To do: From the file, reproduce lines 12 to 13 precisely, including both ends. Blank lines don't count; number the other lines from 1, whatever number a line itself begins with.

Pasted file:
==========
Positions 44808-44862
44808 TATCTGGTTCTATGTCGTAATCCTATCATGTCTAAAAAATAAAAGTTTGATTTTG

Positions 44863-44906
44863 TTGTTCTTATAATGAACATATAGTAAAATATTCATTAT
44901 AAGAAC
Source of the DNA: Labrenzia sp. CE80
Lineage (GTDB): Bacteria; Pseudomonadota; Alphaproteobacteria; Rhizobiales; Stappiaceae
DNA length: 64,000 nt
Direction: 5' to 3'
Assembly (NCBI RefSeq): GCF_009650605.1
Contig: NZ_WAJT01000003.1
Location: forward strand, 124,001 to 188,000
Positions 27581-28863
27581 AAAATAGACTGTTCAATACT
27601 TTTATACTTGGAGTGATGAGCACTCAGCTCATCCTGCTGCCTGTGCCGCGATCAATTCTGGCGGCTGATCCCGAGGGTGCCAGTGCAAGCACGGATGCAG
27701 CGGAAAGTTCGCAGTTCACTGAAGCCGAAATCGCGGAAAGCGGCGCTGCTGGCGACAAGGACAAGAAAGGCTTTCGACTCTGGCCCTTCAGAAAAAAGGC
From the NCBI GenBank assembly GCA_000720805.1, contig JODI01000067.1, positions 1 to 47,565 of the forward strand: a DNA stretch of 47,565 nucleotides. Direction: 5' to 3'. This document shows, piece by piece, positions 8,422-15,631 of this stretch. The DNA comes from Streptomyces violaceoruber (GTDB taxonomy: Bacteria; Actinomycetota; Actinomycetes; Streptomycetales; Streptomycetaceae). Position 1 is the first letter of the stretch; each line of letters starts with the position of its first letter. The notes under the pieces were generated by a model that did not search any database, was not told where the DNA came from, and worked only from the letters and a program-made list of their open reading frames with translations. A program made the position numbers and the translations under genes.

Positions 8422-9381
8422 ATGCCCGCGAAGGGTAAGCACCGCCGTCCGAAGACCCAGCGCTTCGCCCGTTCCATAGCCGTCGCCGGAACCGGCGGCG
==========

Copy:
Location: forward strand, 124,001 to 188,000
Positions 27581-28863